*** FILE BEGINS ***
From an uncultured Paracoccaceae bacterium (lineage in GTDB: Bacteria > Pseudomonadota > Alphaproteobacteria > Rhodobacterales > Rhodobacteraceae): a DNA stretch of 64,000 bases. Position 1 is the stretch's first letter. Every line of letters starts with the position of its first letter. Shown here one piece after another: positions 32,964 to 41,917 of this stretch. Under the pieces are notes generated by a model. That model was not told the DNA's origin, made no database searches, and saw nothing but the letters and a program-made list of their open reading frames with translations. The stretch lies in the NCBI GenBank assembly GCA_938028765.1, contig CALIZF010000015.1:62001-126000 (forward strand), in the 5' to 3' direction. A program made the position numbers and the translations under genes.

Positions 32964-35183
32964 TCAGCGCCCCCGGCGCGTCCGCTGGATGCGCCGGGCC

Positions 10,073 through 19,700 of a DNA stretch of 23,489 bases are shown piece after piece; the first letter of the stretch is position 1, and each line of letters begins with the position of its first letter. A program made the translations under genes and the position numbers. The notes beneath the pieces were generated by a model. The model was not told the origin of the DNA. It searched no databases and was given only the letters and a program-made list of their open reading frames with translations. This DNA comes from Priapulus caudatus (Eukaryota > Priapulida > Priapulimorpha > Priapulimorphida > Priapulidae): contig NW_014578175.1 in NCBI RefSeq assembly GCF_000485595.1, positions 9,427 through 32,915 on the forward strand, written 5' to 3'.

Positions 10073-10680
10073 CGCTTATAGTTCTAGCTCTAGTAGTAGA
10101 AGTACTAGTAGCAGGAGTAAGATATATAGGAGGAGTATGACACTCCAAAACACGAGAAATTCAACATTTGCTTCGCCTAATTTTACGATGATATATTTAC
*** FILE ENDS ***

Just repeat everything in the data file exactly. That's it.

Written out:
From an uncultured Paracoccaceae bacterium (lineage in GTDB: Bacteria > Pseudomonadota > Alphaproteobacteria > Rhodobacterales > Rhodobacteraceae): a DNA stretch of 64,000 bases. Position 1 is the stretch's first letter. Every line of letters starts with the position of its first letter. Shown here one piece after another: positions 32,964 to 41,917 of this stretch. Under the pieces are notes generated by a model. That model was not told the DNA's origin, made no database searches, and saw nothing but the letters and a program-made list of their open reading frames with translations. The stretch lies in the NCBI GenBank assembly GCA_938028765.1, contig CALIZF010000015.1:62001-126000 (forward strand), in the 5' to 3' direction. A program made the position numbers and the translations under genes.

Positions 32964-35183
32964 TCAGCGCCCCCGGCGCGTCCGCTGGATGCGCCGGGCC

Positions 10,073 through 19,700 of a DNA stretch of 23,489 bases are shown piece after piece; the first letter of the stretch is position 1, and each line of letters begins with the position of its first letter. A program made the translations under genes and the position numbers. The notes beneath the pieces were generated by a model. The model was not told the origin of the DNA. It searched no databases and was given only the letters and a program-made list of their open reading frames with translations. This DNA comes from Priapulus caudatus (Eukaryota > Priapulida > Priapulimorpha > Priapulimorphida > Priapulidae): contig NW_014578175.1 in NCBI RefSeq assembly GCF_000485595.1, positions 9,427 through 32,915 on the forward strand, written 5' to 3'.

Positions 10073-10680
10073 CGCTTATAGTTCTAGCTCTAGTAGTAGA
10101 AGTACTAGTAGCAGGAGTAAGATATATAGGAGGAGTATGACACTCCAAAACACGAGAAATTCAACATTTGCTTCGCCTAATTTTACGATGATATATTTAC